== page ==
In 1971, the New York Times published the Pentagon Papers, quite possibly the biggest journalistic scoop of the century. The classified government documents, leaked by RAND Corporation consultant Daniel Ellsberg to New York Times reporter Neil Sheehan (who died in January), revealed how the Johnson Administration had lied to Congress and the American people about its involvement the Vietnam War. The New York Times has just published a gripping oral history that reveals the story behind that incredible story and how it led to a tipping point in the relationship between the press and the government. From the New York Times:
I always thought what you need are hearings. Get these people under oath. They have to answer in some way or other. A newspaper can't subpoena people. Neil said, "No, no, the best way is a big spread in The New York Times." And I thought, well, he could be right.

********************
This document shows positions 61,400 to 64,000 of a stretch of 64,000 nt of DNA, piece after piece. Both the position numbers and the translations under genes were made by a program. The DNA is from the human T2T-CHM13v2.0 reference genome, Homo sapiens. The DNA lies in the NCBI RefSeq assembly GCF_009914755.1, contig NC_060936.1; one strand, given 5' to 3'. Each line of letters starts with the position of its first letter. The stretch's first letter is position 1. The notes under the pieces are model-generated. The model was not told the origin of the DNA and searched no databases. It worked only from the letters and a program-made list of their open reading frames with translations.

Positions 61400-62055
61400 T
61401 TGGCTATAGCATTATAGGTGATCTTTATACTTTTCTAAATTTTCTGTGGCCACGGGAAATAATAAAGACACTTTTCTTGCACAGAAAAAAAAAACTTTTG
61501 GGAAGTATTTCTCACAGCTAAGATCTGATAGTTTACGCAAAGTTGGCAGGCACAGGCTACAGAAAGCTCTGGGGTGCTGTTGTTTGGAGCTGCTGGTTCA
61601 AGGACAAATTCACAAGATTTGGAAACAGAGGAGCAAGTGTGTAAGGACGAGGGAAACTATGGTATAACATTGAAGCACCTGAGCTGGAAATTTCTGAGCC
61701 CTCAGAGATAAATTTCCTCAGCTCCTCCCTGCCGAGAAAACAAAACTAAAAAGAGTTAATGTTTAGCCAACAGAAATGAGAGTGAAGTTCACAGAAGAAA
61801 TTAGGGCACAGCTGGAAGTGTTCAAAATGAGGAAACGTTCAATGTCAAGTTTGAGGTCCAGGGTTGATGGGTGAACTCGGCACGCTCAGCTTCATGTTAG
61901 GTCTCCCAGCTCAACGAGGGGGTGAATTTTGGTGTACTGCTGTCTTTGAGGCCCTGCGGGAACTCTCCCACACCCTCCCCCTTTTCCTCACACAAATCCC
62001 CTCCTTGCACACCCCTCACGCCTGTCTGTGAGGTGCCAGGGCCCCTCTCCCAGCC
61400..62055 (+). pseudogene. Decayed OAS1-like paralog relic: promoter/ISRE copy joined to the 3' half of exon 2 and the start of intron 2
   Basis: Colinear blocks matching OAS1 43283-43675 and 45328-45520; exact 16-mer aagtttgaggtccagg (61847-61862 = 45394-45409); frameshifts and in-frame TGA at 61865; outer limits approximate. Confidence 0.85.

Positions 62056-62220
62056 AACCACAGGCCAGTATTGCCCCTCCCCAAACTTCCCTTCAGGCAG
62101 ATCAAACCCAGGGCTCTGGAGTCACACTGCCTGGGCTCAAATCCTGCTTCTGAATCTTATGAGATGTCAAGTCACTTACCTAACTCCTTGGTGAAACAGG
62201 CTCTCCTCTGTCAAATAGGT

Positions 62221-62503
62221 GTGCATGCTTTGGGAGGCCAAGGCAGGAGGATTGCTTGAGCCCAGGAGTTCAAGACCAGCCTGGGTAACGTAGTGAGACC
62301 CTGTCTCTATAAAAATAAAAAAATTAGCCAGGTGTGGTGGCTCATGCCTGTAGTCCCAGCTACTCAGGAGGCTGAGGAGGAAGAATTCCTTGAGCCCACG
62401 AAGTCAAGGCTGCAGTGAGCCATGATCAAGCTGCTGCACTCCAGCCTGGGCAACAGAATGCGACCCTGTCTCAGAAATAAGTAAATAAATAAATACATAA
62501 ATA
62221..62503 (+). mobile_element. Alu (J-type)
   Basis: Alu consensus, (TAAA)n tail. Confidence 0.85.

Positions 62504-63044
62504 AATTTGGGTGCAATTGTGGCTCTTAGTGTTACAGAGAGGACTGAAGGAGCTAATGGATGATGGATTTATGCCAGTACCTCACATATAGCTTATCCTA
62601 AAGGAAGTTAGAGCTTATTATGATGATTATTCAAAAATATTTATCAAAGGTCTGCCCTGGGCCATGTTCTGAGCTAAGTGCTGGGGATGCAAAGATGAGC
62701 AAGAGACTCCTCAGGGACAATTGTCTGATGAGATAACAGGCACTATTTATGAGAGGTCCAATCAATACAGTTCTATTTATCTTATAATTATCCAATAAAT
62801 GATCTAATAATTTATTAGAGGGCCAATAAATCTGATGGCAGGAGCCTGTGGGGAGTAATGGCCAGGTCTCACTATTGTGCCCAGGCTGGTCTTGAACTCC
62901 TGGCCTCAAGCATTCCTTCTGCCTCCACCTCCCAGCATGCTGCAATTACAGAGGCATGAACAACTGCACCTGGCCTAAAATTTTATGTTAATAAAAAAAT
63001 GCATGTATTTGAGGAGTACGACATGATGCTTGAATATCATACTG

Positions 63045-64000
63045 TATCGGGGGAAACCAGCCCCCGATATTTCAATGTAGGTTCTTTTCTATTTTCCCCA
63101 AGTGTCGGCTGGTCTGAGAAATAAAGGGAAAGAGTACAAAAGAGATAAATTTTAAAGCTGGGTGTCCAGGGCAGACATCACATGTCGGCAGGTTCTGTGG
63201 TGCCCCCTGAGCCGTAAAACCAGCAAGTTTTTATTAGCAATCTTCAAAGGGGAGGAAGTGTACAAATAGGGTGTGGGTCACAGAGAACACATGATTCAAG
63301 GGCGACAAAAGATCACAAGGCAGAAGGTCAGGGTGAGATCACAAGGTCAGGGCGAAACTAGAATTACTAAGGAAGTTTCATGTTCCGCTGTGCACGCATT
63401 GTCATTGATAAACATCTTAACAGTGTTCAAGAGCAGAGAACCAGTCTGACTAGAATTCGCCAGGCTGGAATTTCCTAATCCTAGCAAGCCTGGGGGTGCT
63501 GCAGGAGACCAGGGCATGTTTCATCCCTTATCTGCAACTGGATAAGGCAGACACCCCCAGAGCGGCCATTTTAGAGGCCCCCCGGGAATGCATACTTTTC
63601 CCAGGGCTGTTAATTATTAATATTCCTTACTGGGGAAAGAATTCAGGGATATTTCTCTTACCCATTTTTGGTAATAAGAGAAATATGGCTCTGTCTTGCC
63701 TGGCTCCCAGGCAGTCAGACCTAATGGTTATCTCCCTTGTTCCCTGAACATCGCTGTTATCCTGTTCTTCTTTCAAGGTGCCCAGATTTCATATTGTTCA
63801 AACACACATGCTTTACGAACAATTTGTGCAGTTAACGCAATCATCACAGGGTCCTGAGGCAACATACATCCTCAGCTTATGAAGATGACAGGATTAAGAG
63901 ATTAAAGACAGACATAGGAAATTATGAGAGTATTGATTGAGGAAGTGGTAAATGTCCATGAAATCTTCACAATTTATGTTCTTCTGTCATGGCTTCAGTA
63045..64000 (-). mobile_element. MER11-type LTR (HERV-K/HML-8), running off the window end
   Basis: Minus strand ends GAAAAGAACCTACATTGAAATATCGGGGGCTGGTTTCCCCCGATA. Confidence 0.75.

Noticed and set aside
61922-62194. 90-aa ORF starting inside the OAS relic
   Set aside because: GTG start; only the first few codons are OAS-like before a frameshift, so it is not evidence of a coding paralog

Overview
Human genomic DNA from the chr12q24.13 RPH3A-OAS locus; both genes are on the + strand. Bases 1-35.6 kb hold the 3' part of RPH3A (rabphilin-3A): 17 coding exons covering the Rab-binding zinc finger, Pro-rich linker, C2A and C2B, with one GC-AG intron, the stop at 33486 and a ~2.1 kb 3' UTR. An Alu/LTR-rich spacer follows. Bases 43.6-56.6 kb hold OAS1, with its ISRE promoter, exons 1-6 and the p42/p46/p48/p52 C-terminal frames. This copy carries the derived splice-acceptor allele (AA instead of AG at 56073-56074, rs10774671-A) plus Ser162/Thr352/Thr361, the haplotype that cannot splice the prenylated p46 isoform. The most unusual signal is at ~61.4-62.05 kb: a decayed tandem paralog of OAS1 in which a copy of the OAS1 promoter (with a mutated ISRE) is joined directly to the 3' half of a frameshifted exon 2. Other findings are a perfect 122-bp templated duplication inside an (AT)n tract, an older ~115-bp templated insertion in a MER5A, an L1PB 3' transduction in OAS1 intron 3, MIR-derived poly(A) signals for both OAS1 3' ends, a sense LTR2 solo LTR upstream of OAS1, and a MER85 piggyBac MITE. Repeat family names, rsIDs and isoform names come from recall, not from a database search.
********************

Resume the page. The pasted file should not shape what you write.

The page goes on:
So Ellsberg and I made this agreement: If I could get The Times to agree to publish the whole thing, they'd do their best to protect him. He'd give us the whole thing. He wouldn't be publicly announced as a source.
I was the [NYT] Washington bureau chief, and Neil was the Pentagon correspondent. He briefs me on it and I say, "Can you get a sample of the papers?" So he goes off and he brings back an envelope with a sample of the narrative, but attached to it were some obviously top-secret documents of exchanges between the Pentagon and Saigon headquarters — government decision-making types of documents. I had no doubt that they were legitimate; I'd seen enough government documents in my life. So I said, "Go to it, and see what you can get."
So I went up to Cambridge, Mass., to get a copy of the papers Xeroxed. And ho-ly Jee-sus Christ, I realized there's no way you could protect Dan Ellsberg. He was having multiple copies made, and he was paying for them with personal checks, and he had them in his apartment. He had a guy making microfilms.
He said I could read it, but he'd changed his mind: He wasn't going to let me copy a set for The Times.
I don't think Neil realized — and I took it for granted — there was no question the F.B.I. already knew who the source of this would be. There was no question of keeping that secret. I already expected to go to prison either way.
'We're Going to Publish' An Oral History of the Pentagon Papers (New York Times)